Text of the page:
Having removed our shoes, Julia and I began our ascent up the hill, with the first destination been the pagoda. An added bonus was the walkway that led into and up the pagoda and thus gave some fantastic views of the 2 giant Buddhas and also the whole park area.
With the sun nearly gone we boarded the tuk tuk and had him whisk us around to one final area. On the way we passed a huge lying Buddha that was under construction and will no doubt be the largest of its kind and ended up infront of a very fine Buddha, seated on elephants. To my immediate recollection, I could never remember having seen one like this and it really impressed me. The moon had come out also made an appearance in the blue sky, adding to the beauty of the moment. It had been a mind boggling couple of hours and already i was pleased that we had made our way out to this largely forgotten area of Myanmar.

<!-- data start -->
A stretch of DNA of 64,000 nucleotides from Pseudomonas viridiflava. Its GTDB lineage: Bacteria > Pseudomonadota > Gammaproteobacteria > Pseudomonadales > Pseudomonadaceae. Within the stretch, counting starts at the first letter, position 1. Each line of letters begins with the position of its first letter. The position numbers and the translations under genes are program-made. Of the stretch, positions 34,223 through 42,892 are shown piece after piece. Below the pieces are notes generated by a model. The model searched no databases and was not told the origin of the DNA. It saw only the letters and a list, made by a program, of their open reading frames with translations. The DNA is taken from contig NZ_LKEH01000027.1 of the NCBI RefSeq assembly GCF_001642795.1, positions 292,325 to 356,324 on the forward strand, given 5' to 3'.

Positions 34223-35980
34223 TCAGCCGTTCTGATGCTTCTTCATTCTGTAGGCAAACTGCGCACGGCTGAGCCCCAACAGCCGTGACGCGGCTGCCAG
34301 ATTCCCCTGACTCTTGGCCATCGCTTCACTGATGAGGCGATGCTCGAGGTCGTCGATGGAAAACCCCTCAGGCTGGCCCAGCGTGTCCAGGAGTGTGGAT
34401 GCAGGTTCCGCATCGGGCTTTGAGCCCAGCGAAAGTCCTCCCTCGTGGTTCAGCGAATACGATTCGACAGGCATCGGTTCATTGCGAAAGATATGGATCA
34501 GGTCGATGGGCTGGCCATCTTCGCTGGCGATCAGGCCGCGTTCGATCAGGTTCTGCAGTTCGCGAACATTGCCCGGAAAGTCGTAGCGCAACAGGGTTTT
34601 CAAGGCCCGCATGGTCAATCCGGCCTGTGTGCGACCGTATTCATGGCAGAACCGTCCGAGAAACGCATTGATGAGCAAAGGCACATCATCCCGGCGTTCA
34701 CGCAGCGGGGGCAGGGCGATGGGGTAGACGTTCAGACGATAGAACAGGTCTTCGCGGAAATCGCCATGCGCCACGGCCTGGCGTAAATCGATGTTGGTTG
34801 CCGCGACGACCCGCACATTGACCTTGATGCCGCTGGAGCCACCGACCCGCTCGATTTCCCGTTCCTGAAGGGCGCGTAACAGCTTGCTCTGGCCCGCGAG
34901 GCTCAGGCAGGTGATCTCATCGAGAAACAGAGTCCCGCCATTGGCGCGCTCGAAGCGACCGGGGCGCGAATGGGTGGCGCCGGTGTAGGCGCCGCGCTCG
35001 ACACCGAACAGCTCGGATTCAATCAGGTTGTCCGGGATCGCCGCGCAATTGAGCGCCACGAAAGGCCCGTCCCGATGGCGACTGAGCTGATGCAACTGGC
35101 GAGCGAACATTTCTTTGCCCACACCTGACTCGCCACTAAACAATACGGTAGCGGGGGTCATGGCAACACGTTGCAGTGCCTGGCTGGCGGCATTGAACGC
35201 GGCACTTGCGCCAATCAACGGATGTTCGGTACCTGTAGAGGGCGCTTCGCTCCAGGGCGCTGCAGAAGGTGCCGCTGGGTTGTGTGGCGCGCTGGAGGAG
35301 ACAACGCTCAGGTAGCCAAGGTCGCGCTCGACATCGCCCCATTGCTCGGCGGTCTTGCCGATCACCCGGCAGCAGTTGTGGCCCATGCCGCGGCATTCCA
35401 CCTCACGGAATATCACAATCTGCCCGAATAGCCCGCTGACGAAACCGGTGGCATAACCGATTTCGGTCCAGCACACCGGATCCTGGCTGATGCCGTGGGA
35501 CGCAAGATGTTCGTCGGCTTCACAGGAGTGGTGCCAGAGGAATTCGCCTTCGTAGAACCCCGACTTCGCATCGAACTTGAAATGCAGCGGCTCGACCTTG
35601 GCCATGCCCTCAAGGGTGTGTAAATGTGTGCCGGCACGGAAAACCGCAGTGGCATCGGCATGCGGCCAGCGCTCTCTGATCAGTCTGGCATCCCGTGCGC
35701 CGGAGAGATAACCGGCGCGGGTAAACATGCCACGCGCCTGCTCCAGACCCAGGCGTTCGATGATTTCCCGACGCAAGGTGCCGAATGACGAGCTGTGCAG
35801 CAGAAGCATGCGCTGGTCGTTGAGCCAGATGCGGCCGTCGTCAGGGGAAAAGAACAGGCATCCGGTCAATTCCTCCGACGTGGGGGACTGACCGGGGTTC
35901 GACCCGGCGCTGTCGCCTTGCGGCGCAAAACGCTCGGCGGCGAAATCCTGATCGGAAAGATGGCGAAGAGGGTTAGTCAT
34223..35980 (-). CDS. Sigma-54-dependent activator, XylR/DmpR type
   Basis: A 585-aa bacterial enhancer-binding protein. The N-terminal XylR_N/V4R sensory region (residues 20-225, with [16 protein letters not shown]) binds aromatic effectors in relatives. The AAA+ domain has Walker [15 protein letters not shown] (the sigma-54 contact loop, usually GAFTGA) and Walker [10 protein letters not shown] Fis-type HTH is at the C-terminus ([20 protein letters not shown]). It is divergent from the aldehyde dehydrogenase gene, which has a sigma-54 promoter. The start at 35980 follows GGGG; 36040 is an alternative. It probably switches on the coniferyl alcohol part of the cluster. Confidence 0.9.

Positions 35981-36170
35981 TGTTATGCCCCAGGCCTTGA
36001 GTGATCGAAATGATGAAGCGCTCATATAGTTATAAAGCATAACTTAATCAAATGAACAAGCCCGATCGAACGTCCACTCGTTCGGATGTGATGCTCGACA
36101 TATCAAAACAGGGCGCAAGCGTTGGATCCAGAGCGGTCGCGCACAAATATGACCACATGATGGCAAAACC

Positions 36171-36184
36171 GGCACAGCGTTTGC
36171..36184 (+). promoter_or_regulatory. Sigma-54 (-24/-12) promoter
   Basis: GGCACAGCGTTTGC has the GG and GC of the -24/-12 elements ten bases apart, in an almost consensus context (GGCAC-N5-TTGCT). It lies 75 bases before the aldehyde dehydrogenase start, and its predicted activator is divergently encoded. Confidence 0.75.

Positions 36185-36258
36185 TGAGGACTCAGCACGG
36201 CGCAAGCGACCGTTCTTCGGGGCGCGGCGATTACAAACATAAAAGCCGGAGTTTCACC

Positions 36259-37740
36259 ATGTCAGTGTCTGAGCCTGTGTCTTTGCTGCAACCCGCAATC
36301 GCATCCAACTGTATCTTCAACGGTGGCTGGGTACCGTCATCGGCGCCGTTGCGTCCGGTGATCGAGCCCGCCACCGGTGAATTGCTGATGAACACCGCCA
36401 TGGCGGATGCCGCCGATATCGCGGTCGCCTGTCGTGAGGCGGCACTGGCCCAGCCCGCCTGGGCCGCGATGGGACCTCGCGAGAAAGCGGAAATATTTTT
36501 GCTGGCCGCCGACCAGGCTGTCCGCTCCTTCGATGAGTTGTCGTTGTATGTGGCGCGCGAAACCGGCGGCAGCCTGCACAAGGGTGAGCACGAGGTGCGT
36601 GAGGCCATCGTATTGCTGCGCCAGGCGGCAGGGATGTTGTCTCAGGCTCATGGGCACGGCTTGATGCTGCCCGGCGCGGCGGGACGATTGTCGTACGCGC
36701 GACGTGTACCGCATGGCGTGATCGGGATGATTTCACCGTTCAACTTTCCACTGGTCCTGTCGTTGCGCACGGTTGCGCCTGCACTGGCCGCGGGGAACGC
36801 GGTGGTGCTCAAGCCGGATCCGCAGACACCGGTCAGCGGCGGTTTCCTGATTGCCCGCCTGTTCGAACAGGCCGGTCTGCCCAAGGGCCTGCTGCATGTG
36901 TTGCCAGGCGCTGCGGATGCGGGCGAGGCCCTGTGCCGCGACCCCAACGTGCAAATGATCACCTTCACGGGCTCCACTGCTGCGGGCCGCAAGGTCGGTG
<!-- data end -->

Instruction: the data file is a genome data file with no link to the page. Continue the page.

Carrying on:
Our evening was a little less inspiring, as promises of hot water in our room never materialised and then we had a struggle to find any reasonably priced food. Our hotel restaurant was packed with locals, but when we got a menu the prices were the highest we had seen in Myanmar so far and it was extremely dubious that the locals there would be paying so much for their Dinner! A couple of other eateries on our street obviously also saw the $$$$ signs flash when we walked in and were quoting way higher than normal for their simple pre cooked chicken and rice. Eventually we found a restaurant who were happy to accept our custom and our skin colour didn't mean that we would have to pay double. A portion of biryani and chicken was duly polished off in record time.